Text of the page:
BY: Liza Dalby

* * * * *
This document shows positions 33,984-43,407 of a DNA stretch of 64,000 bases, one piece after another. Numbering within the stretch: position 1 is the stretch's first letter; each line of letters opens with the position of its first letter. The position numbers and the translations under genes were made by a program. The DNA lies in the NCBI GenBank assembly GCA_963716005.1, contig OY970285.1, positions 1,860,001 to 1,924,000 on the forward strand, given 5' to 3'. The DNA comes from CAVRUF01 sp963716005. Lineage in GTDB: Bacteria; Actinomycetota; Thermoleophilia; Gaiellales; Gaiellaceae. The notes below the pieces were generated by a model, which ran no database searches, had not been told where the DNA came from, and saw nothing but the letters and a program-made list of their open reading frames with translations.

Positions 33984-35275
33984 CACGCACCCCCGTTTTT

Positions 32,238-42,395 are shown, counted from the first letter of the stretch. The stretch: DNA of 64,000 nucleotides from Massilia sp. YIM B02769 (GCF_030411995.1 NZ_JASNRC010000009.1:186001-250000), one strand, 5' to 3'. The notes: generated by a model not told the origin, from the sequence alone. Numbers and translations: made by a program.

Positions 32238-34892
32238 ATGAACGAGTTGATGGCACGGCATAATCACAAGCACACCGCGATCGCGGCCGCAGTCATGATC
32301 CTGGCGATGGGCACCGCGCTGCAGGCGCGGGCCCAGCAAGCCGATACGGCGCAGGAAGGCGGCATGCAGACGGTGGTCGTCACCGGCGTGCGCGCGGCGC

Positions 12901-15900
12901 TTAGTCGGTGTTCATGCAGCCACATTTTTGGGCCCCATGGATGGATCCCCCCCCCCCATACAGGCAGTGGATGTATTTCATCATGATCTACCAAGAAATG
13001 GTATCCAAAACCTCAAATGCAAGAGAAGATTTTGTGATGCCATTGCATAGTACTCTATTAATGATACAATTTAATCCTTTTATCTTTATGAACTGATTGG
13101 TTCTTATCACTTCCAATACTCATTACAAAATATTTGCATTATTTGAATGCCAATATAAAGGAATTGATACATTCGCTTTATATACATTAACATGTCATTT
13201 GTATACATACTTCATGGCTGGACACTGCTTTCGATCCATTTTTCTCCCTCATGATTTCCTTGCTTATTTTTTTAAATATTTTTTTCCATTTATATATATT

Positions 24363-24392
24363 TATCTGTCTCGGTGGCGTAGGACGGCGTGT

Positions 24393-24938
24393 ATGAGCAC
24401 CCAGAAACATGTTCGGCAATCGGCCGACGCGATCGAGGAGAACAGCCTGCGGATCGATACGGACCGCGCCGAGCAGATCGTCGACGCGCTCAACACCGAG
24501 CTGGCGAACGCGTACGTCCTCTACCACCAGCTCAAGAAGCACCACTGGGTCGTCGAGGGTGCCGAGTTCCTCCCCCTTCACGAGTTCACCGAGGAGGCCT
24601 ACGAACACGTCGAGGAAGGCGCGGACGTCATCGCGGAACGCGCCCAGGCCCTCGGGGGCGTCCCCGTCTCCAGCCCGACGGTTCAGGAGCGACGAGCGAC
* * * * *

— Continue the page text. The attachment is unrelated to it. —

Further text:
In the mid-1970s, an American graduate student in anthropology joined the ranks of white-powdered geisha in Kyoto, Japan. Liza Dalby took the name Ichigiku and apprenticed in the famed Pontocho district, trailing behind "older sisters" bemused by this long-legged Westerner intent on learning their arts and customs. In Geisha, this observant ethnographer paints an intoxicating picture of the "flower and willow world" to which she gained entry. "Why are you studying geisha?" asks one slightly belligerent older sister. "Geisha are no different from anybody else." Not quite, says Dalby dryly, pointing out that geisha and wives play utterly divergent, though complementary, roles in traditional Japanese society. "Geisha are supposed to be sexy where wives are sober, artistic where wives are humdrum, and witty where wives are serious." While hardly feminists, they reap freedoms unknown to other women. Dalby illustrates broader cultural differences, too, with a million tiny details about boisterous customers, how many hundred-weight of tabi (split-toed socks) geishas go through, what defines iki (chic), why maiko (young apprentices) are drawn to the life, and what geisha wear, from the skin out. Acknowledging that her growing personal stake in the masquerade prevented objectivity, Dalby frees the reader to enjoy a fluid and fascinating look at one aspect of Japanese culture.